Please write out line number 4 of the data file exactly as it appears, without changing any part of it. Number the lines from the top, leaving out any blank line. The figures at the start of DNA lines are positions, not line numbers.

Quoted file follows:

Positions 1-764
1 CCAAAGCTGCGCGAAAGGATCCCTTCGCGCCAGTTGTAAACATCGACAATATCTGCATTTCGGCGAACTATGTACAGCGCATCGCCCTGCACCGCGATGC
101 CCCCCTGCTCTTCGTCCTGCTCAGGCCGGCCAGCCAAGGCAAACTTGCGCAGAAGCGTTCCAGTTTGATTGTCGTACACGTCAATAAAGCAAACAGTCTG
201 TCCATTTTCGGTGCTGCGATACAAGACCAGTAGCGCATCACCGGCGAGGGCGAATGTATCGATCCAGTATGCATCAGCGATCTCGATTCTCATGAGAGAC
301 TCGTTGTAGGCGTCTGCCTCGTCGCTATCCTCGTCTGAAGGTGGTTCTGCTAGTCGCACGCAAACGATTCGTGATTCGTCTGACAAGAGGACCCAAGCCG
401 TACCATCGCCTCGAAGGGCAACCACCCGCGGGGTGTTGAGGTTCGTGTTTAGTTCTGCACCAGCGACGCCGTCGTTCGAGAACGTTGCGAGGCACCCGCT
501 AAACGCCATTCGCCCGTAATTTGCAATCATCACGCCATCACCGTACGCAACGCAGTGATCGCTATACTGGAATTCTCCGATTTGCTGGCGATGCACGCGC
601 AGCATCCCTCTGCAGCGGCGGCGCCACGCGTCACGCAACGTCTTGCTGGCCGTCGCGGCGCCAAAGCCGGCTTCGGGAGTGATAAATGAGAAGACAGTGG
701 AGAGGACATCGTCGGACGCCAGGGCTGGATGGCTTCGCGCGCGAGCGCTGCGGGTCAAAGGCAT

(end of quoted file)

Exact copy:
201 TCCATTTTCGGTGCTGCGATACAAGACCAGTAGCGCATCACCGGCGAGGGCGAATGTATCGATCCAGTATGCATCAGCGATCTCGATTCTCATGAGAGAC